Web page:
No Back Button
A New Mandate to Implement Possibilities
In a television ad for a national DSL service, a high-speed Web surfer is confronted by the unlikely prompt, "You have reached the end of the Internet. Please go back." Removed from its context, the phrase captures a decidedly pessimistic impulse about the current environment. A small but vocal group of observers contend that electronic government is over, and it is time to try something else.
The back-peddling on the influence of Internet and technology may be an understandable, yet misguided, extension of fear and uncertainty. After all, it has been a noisy year - with a war, rumors of war, corporate governance scandals and the conviction of elected officials cluttering our view.
In the midst of this negative sentiment, The New York Times reminded us, "Given the free fall of technology stocks and the waves of layoffs and bankruptcy lately, now might seem an odd time to say this, but it is true: the digital revolution rolls on, and it may have only just begun." Even had it not been published in The Times, the concept would still be so.
Our challenge is to resist surrendering to those who have already sold into perceived weakness, while avoiding the hyperbolic excesses of the previous dot-com era.
It gets harder from here where digital government is concerned. Much harder. The technological issues are not trivial. But they pale in comparison to those related to business processes, labor relations and workforce readiness, among others, all of which play out against a budget squeeze that, in turn, is informed by a renewed ideological debate over the size and scope of government.
If government cannot start with a clean slate - and it can't - it would do well to embrace whatever advantages it has. Without putting too fine a point on it, if not digital government, then what?
The unease among those who work in and around the intersection of government and technology appears to stem from the collective distractions of geopolitics, the economy and next month's elections. The elections are noteworthy for what they bring, as well as what they take away.
Election day starts the final countdown to the departure of some long-standing champions of digital government. We are in their debt. Most of these leaders have been deliberate in using the force of personality as a catalyst to embrace a potent new idea, followed by the hard work of helping the organization develop new habits that will outlast their tenure.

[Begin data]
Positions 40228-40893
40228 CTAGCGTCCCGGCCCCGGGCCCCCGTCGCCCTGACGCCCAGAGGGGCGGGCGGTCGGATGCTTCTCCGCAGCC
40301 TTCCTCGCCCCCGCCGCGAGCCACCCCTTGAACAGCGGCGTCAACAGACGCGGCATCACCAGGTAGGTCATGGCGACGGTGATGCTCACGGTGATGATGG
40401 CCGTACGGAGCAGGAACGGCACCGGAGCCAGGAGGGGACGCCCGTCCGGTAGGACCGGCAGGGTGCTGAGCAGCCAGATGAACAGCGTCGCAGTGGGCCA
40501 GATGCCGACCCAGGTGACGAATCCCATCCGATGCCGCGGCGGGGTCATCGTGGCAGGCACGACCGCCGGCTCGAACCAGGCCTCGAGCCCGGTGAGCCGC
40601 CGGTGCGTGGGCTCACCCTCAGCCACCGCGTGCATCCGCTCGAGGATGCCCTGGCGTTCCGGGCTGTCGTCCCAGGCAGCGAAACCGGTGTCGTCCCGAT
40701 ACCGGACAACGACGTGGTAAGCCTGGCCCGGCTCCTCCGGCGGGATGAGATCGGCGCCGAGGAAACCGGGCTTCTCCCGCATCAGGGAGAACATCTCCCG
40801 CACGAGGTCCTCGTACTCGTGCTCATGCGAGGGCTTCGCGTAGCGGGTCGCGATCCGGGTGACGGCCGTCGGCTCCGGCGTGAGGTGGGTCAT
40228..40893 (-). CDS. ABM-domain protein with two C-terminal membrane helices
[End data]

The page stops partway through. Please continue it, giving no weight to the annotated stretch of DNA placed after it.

Still, the early instigators of digital government - the men and women whose work has been documented in these pages for most of the last decade - do not have a lock on the subject. Next month's elections will introduce new players, who will come to their respected offices after having experienced the Internet as citizens. It is also worth remembering that pioneers had no such advantage - they had to make it up as it came at them.
The incoming officials will bring new perspectives and priorities to the act of governing. They will have their own views on how government does use technology, and visions for how government ought to use technology. We should expect them to put their fingerprints on what they inherit. They may even skewer some of what we regard as sacred, which is the natural order of things. To expect otherwise is unrealistic, and perhaps a tad arrogant.
That said, the important conversation has shifted from whether to pursue digital government, as was the case when this effort was new, to the questions of how far, how fast and in what manner we move forward. For all the hand wringing that attends electoral transitions, digital government is inevitable. As a practical matter, there are few viable alternatives to building out the capacity needed for service delivery given the comparative costs of adding staff or capital investments in concrete and steel.
At first blush, the deliberate processes of government appear to be at odds with the disruptive effects of digital technology in collapsing time and distance, as well as challenging assumptions anchored in the printing press. In fact, that disruptive quality remains a cause for great hope in the reformation of government - a rediscovery of public service by disintermediating outdated and arcane processes. Judging by the journey thus far, the inertia is considerable, but we have made progress.
The legacy of those elected and appointed officials who brought us to the dance may simply be a preview of government that gets out of its own way. The outstanding question is whether digital government will realize its potential under new leadership. The only thing out of reach is the back button.